• Striemer GM, Akoglu A. Sequence alignment with GPU: Performance and design challenges. 2009 IPDPS IEEE International Symposium on Parallel and Distributed Processing; 2009. p. 1–10.
  • Liu Y, Maskell DL, Schmidt B. CUDASW++: Optimizing Smith-Waterman sequence database searches for CUDA-enabled graphics processing units. BMC Research Notes. 2009; 2(1):73.
  • Ligowski Ł, Rudnicki W. An efficient implementation of Smith Waterman algorithm on GPU using CUDA, for massively parallel scanning of sequence databases. 2009 IPDPS IEEE International Symposium on Parallel and Distributed Processing; 2009. p. 1–8.
  • Rudnicki WR, Jankowski A, Modzelewski A, Piotrowski A, Zadrożny A. The new SIMD implementation of the Smith-Waterman algorithm on Cell microprocessor. Fundam Informaticae. 2009; 96(1–2):181–94.
  • Farrar M. Striped Smith–Waterman speeds database searches six times over other SIMD implementations. Bioinformatics. 2007; 23(2):156–61.
  • Khajeh-Saeed A, Poole S, Perot JB. Acceleration of the Smith–Waterman algorithm using single and multiple graphics processors. Journal of Computational Physics. 2010; 229(11):4247–58.
  • Liu Y, Schmidt B, Maskell DL. CUDASW++ 2.0: enhanced Smith-Waterman protein database search on CUDA-enabled GPUs based on SIMT and virtualized SIMD abstractions. BMC Research Notes. 2010; 3(1):93.
  • Blazewicz J, Frohmberg W, Kierzynka M, Pesch E, Wojciechowski P. Protein alignment algorithms with an efficient backtracking routine on multiple GPUs. BMC Bioinformatics. 2011; 12(181):1–17.
  • Hasan L, Kentie M, Al-Ars Z. GPU-accelerated protein sequence alignment. Engineering in Medicine and Biology Society, EMBC, Annual International Conference of the IEEE; 2011. p. 2442–6.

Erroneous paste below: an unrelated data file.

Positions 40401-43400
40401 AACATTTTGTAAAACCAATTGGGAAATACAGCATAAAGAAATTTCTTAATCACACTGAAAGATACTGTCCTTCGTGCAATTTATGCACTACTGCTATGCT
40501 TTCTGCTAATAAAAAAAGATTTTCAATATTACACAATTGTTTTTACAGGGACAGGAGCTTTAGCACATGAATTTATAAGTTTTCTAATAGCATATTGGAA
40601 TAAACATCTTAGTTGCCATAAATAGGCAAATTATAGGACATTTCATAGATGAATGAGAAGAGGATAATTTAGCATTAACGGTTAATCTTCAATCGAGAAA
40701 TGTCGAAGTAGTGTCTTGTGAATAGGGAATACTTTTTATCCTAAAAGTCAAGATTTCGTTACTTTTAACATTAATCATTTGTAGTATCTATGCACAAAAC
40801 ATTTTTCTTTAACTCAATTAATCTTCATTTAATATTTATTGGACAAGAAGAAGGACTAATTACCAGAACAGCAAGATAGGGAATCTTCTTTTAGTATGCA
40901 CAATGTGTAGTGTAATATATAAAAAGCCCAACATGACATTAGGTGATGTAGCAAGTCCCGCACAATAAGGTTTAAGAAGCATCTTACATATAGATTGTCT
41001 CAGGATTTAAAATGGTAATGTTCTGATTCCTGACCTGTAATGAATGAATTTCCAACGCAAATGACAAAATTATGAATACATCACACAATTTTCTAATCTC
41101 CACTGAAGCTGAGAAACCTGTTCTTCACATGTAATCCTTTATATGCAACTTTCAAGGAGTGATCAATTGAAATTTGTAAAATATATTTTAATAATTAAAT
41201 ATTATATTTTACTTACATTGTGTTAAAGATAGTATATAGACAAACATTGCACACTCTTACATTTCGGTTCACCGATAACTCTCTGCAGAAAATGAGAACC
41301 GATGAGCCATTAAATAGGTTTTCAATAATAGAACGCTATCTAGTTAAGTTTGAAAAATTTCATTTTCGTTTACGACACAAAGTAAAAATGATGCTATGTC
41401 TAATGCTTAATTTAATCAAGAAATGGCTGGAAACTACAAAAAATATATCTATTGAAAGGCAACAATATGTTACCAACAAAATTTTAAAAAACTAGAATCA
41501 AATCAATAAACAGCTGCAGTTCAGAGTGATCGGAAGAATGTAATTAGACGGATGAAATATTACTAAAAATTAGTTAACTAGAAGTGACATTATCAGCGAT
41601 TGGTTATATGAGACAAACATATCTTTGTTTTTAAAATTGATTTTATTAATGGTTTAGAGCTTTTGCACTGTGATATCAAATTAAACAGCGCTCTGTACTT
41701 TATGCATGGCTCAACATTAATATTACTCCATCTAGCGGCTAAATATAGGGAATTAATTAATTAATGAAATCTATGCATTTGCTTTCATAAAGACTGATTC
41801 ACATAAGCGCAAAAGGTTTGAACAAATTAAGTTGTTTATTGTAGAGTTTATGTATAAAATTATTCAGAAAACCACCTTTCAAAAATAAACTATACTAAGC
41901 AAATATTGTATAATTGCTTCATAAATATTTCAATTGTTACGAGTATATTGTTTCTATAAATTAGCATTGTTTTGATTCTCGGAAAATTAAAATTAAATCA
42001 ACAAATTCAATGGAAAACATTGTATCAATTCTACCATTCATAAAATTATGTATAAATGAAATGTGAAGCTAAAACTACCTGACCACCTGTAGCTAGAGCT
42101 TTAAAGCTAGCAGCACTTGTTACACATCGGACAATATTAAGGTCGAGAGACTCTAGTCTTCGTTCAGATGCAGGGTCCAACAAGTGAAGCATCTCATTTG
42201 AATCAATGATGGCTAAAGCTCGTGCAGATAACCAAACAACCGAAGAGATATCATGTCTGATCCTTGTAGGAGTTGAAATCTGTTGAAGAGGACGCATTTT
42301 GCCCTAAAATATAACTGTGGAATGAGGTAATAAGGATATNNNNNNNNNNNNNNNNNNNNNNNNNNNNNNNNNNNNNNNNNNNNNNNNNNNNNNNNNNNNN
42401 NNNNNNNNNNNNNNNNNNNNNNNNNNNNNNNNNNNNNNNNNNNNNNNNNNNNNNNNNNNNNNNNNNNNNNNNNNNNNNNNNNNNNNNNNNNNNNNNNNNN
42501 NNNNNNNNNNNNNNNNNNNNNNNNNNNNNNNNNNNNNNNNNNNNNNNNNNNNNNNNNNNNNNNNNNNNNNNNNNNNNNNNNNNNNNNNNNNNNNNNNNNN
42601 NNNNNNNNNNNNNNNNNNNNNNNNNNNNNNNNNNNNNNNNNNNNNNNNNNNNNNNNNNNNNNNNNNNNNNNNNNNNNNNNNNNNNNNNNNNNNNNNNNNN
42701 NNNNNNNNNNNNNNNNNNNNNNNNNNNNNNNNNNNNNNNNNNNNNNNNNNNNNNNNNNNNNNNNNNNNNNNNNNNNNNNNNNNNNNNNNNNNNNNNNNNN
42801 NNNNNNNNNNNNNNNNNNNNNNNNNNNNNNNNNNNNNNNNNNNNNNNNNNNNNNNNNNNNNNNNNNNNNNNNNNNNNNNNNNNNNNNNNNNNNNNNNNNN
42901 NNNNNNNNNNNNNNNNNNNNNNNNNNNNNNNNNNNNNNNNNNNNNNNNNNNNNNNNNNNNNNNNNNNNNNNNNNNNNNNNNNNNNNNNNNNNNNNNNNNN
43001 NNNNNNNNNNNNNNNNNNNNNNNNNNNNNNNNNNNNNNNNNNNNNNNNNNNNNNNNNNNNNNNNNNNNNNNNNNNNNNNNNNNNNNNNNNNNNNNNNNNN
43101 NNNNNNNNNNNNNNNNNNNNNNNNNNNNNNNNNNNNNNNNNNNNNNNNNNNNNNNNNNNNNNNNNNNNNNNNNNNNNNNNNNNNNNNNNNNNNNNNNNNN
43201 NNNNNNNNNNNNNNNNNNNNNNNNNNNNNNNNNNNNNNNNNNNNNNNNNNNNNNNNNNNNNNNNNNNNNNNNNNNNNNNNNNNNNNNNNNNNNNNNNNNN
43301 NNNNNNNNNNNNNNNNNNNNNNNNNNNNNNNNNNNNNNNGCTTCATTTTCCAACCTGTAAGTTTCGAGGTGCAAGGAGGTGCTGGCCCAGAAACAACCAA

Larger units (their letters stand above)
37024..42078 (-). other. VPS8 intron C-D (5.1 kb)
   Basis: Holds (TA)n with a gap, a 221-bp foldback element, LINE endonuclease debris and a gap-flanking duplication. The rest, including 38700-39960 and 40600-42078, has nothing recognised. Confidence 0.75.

• Hains D, Cashero Z, Ottenberg M, Bohm W, Rajopadhye S. Improving CUDASW++, a parallelization of Smith-Waterman for CUDA enabled devices. IEEE International Symposium on Parallel and Distributed Processing Workshops and Phd Forum (IPDPSW); 2011. p. 490–501.
  • Liu Y, Wirawan A, Schmidt B. CUDASW++ 3.0: accelerating Smith-Waterman protein database search by coupling CPU and GPU SIMD instructions. BMC Bioinformatics. 2013; 14(1):117.
  • Lee ST, Lin CY, Hung CL. GPU-based cloud service for smith-waterman algorithm using frequency distance filtration scheme. Biomed Research International. 2013; 2013:8.
  • Liu Y, Hong Y, Lin C-Y, Hung C-L. Accelerating Smith-Waterman Alignment for protein database search using frequency distance filtration scheme based on CPU-GPU collaborative system. International Journal of Genomics. 2015; 2015:12.
  • Huang L, Wu C, Lai L, Li Y. Improving the mapping of Smith-Waterman sequence database searches onto CUDA-enabled GPUs. BioMed Research International. 2015; 2015:10.
  • Fang W, Lu M, Xiao X, He B, Luo Q. Frequent itemset mining on graphics processors. Proceedings of the fifth international workshop on data management on new hardware. ACM; 2009. p. 34–42.

Refbacks

  • There are currently no refbacks.


Creative Commons License
This work is licensed under a Creative Commons Attribution 3.0 License.